There is renewed interest in nuclear power from a decarbonisation and energy security perspective, Mitsubishi Heavy Industries (MHI) said while announcing progress in its 2021 Medium-Term Business Plan, which covers the period FY2021-FY2023. The company said it will continue supporting the restart of Japan's reactors while developing small modular reactors (SMRs) and advanced reactors.
MHI noted Japan's latest Strategic Energy Plan aims to increase the share of nuclear in the country's power generation mix to 20-22% by 2030. Additionally, several other countries have announced plans to construct nuclear power plants in order to meet climate targets or due to energy security concerns.
The company said ten Japanese power reactors have been restarted, with a further 16 planned. All the reactors restarted so far have been pressurised water reactors (PWRs). MHI plans to expand its support for boiling water reactors (BWRs) and assist in the construction of additional safety measures - including bunkered back-up control centres - which are now required under Japan's revised regulations.
In addition, it will work to complete construction of the reprocessing plant and mixed-oxide (MOX) fuel fabrication plants under construction in Rokkasho, in Aomori Prefecture. The company said it will also provide "maximum support" for maintenance after the facilities are completed.
Under its 2021 Medium-Term Business Plan - which was published on 30 October 2020 and aims to strengthen profitability and develop growth areas - MHI also plans to develop new reactor designs. It is working on a "next generation" light water reactor that will feature further safety improvements, such as a core catcher and a radiation leak prevention system. Such as reactor - with a generating capacity of up to 1200 MWe - will improve compatibility with renewables by increasing "output adjustment capability". MHI is targeting commercialisation of the reactor in the mid-2030s.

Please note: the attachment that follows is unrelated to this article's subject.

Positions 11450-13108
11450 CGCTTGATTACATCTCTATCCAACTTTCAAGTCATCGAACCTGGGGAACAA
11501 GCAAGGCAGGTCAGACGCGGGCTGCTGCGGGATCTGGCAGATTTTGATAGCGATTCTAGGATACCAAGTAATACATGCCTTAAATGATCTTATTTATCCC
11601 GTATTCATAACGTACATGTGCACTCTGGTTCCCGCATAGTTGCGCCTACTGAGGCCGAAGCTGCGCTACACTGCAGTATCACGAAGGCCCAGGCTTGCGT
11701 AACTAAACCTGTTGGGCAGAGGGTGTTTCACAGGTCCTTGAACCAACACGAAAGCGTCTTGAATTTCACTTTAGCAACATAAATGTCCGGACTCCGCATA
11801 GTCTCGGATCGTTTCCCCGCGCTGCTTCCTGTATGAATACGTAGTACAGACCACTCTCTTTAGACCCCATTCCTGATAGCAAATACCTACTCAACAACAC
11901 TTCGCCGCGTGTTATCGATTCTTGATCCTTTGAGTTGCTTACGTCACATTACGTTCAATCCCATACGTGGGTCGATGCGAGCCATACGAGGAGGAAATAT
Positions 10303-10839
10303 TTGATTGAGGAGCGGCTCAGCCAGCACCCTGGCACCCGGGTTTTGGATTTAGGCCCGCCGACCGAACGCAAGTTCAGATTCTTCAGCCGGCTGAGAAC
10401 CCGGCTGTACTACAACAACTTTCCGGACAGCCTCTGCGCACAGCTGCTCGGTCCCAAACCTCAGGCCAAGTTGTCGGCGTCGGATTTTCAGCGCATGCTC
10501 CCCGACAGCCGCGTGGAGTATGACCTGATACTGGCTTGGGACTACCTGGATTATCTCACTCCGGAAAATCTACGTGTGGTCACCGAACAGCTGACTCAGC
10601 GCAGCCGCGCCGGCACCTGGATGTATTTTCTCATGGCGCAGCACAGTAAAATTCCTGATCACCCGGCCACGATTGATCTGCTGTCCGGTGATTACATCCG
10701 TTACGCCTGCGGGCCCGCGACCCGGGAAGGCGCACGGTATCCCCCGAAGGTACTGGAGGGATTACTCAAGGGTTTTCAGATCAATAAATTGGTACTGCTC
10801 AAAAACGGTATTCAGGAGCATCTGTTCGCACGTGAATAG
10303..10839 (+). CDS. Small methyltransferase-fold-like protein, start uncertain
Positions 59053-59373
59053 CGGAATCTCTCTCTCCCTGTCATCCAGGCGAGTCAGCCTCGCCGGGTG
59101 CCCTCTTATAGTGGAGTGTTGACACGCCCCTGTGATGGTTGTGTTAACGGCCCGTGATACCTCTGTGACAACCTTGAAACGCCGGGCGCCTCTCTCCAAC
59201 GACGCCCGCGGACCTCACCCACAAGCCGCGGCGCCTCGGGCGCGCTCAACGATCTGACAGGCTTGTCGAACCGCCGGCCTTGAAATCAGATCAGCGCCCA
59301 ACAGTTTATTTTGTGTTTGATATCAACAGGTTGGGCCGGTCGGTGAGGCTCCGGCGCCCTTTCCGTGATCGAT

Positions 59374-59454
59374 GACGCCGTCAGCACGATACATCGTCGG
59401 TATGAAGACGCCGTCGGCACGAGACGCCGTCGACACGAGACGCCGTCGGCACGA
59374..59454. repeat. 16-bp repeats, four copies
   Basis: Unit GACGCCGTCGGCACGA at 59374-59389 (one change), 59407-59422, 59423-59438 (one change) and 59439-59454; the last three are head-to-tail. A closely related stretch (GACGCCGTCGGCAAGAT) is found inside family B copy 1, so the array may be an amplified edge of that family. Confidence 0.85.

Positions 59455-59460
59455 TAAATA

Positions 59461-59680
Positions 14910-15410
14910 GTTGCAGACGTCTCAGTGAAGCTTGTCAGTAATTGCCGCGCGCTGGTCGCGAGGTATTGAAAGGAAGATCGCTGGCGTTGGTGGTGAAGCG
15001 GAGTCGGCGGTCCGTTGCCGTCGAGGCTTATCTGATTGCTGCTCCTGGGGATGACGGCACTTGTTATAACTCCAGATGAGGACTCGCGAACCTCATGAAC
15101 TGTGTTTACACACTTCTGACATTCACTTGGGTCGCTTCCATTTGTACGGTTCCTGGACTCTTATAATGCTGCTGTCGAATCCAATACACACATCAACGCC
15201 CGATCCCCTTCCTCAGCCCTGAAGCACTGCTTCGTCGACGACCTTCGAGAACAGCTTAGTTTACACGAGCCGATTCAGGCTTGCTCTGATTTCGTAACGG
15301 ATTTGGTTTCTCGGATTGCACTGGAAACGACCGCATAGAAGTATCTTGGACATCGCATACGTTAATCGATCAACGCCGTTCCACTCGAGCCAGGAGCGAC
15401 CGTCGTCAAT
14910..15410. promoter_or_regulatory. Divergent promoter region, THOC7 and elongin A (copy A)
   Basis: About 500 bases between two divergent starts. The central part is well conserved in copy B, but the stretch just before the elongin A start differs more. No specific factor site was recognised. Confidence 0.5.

The company is also developing a small modular light water reactor, with a power output of 300 MWe. Providing power for distributed, small-scale grids, the SMR will feature fully passive safety systems and an integrated reactor vessel design.
MHI is also developing a high-temperature gas-cooled reactor for hydrogen production. It noted that last month it announced the launch, in collaboration with the Japan Atomic Energy Agency, of a demonstration project for hydrogen production using the High-Temperature Test Reactor in Oarai, Ibaraki Prefecture.
It is also working on developing fast reactors. "By completing the nuclear fuel cycle, fast reactors can be used to efficiently utilise nuclear resources and reduce the volume and hazard level of high-level radioactive waste," MHI said. In January, MHI signed a Memorandum of Understanding with TerraPower of the USA to cooperate on the development of sodium-cooled fast reactors.
MHI is also developing an all-solid-state microreactor design which it says could be used as a power source for isolated islands and remote areas as well as following natural disasters.
The company also noted is has been involved in the development of fusion power, manufacturing some of the main equipment for the International Thermonuclear Experimental Reactor under construction in Cadarache, southern France. MHI said it is also developing plans for a prototype fusion reactor.
Researched and written by World Nuclear News